Required for Medical Anthropology Concentration of the Anthropology Major

 

ANTH 332-301 Medicine and the Language of Pain

Instructor: Justin Clapp

Wednesday 3:30PM-6:30PM 

Pain can be a particularly complex and morally charged object of biomedicine. The interiority of pain- the deeply private nature of pain experience- complicates its communication. Pain, particularly its chronic form, defies purely biological explanation, troubling fundamental biomedical distinctions between mind and body, subject and object. And decisions about analgesia are fraught, as doctors and patients pursue relief from pain amidst a widespread epidemic of opiate abuse that infuses their interaction with concerns about addiction, drug seeking, culpability, and responsibility. This seminar seeks to shed light on these issues by using concepts from linguistic and medical anthropology to explore how we experience, think about, and talk about pain. As an interdisciplinary endeavor, the course is of relevance not only to anthropology but also to medical sociology, medical ethics, public health, health policy, and science and technology studies. 

 

ANTH 386-601 Culture, Consumption, and Production in The Global Marketplace

Instructor: Marilynne Diggs-Thompson

Wednesday 5:30PM-8:40PM

The goal of this course is to understand and to investigate both historical and contemporary issues related to a culture of consumption. Reading topics cover both contemporary and scholarly issues in cultural anthropology, popular culture, consumer behavior, off-shore production, social networking, media and communications, financial and real estate markets and marketing. Class distinctions are equally interdisciplinary as we focus on investigating and identifying critical global/local linkages. We analyze the various ways in which Philadelphia and other "global cities" are competing for consumer revenues. We ask what factors have led contemporary society reaching its current stage of mass consumption and how have certain goods and services been reconfigured, packaged or re-packaged to attract new consumers. In order to better understand the link between consumption and production factors we explore the relationship between outsourcing and/or offshore production and modern consumption. Approximately sixty percent of the seminar takes place in the classroom and will include lecture, class discussion, and films. The remaining portion of the class meetings will involve local and regional travel. Research assignments emphasize the use of anthropological participant-observation techniques to investigate the relationships between culture and contemporary mass consumption within the contexts of re-gentrification, urbanization, and globalization.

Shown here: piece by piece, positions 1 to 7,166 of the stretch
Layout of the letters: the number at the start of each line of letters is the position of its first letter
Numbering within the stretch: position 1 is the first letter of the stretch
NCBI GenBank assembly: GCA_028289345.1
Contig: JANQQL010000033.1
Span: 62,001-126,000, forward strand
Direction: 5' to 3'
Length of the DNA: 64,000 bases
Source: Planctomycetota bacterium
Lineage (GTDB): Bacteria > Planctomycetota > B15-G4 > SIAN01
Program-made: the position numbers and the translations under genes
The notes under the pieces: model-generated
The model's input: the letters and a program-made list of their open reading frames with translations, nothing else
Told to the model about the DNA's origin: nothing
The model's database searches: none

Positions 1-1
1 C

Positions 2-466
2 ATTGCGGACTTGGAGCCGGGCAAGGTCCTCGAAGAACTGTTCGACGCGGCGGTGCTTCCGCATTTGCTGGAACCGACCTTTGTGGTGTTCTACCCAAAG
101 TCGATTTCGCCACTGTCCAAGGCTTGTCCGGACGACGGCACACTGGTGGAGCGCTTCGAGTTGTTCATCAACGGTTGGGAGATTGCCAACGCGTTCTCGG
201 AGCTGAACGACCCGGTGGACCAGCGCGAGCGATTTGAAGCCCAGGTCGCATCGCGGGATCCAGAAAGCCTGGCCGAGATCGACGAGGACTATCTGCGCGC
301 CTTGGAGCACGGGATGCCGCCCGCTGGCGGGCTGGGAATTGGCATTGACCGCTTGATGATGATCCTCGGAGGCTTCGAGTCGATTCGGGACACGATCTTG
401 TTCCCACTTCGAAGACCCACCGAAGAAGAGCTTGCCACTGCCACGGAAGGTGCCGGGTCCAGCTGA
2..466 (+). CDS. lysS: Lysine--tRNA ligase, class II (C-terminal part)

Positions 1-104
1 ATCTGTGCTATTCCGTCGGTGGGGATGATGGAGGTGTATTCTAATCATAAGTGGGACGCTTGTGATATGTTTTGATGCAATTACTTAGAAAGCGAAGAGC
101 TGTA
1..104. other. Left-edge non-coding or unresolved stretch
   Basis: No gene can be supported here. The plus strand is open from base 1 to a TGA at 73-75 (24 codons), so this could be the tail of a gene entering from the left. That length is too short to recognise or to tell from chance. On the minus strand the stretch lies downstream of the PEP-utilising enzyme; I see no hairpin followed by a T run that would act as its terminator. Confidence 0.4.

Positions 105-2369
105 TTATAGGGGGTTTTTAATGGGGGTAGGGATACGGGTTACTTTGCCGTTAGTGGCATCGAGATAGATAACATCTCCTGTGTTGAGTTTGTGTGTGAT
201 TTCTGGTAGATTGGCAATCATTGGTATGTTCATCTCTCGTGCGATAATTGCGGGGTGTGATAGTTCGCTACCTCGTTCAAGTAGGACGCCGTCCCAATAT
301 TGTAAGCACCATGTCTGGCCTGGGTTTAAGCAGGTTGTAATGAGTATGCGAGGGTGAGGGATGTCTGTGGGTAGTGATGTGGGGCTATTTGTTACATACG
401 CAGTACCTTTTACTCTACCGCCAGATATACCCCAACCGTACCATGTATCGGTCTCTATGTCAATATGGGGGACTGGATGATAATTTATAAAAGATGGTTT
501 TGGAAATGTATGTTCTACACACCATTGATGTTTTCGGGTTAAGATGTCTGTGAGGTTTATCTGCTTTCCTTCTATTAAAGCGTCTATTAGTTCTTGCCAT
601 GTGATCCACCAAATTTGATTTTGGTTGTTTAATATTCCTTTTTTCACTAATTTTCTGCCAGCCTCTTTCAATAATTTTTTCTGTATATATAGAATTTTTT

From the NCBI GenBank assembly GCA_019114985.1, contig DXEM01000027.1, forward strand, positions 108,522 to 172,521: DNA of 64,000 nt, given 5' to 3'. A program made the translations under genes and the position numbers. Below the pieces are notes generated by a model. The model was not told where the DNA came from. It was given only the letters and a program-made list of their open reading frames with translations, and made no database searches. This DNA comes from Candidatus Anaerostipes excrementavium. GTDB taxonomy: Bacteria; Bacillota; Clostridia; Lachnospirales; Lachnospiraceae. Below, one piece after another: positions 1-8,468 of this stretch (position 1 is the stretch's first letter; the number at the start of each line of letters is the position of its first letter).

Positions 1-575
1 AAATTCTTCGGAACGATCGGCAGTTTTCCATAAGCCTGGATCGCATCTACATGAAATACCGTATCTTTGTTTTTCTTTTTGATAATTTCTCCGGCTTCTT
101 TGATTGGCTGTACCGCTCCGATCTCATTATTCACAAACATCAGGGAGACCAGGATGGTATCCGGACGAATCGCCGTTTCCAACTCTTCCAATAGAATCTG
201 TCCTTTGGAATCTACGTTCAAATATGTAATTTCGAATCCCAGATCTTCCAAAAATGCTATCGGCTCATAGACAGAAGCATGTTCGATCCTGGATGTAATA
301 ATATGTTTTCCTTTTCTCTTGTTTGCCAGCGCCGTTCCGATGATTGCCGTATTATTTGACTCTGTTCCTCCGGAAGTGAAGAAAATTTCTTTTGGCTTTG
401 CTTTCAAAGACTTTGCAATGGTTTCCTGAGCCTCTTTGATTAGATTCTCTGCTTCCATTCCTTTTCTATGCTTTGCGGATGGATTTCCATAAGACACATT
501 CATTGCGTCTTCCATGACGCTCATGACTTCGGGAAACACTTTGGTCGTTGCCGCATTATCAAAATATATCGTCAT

Fulfills Cultural Diversity in US Requirement

 

ANTH 444-301 Human Growth and Development

Instructor: Morgan Hoke

Tuesday 3:00PM-6:00PM 

In this course we will examine key issues and the processes involved in human growth and development. By their very nature, growth and development are biocultural processes that require an integrated analysis of social construction and biological phenomena. As such, we will incorporate insight from evolutionary theory, ecology, developmental biology, psychology, human biology, and cultural anthropology in our study of growth and development. Such an integrated perspective will help students to see that development is not just a biological unfolding from birth through adolescence and adulthood. Rather, development is best understood as process that is deeply intertwined with the environment within which the organism develops. Additionally, we will apply these biocultural and socio-ecological insights to emerging health challenges associated with various developmental stages. The study of human growth and development is useful to all students in biological, health-related, and social sciences.